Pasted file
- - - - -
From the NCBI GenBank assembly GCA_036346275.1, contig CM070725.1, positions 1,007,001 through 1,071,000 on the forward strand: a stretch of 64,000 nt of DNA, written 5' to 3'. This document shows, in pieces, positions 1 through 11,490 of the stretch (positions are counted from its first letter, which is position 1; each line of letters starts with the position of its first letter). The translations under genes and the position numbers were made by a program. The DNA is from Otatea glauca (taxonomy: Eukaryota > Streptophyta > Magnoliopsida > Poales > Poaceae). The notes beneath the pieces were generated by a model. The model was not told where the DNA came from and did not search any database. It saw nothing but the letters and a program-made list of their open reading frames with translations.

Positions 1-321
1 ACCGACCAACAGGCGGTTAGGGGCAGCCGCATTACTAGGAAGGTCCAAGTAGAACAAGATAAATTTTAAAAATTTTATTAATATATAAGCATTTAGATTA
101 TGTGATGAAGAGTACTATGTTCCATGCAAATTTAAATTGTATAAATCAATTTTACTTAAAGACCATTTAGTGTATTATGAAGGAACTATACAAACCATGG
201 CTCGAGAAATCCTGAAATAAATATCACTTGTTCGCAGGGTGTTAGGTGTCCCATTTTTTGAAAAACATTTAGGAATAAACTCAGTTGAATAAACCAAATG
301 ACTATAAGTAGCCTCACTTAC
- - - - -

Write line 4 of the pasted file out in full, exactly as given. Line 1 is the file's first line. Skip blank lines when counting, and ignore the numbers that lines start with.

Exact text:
101 TGTGATGAAGAGTACTATGTTCCATGCAAATTTAAATTGTATAAATCAATTTTACTTAAAGACCATTTAGTGTATTATGAAGGAACTATACAAACCATGG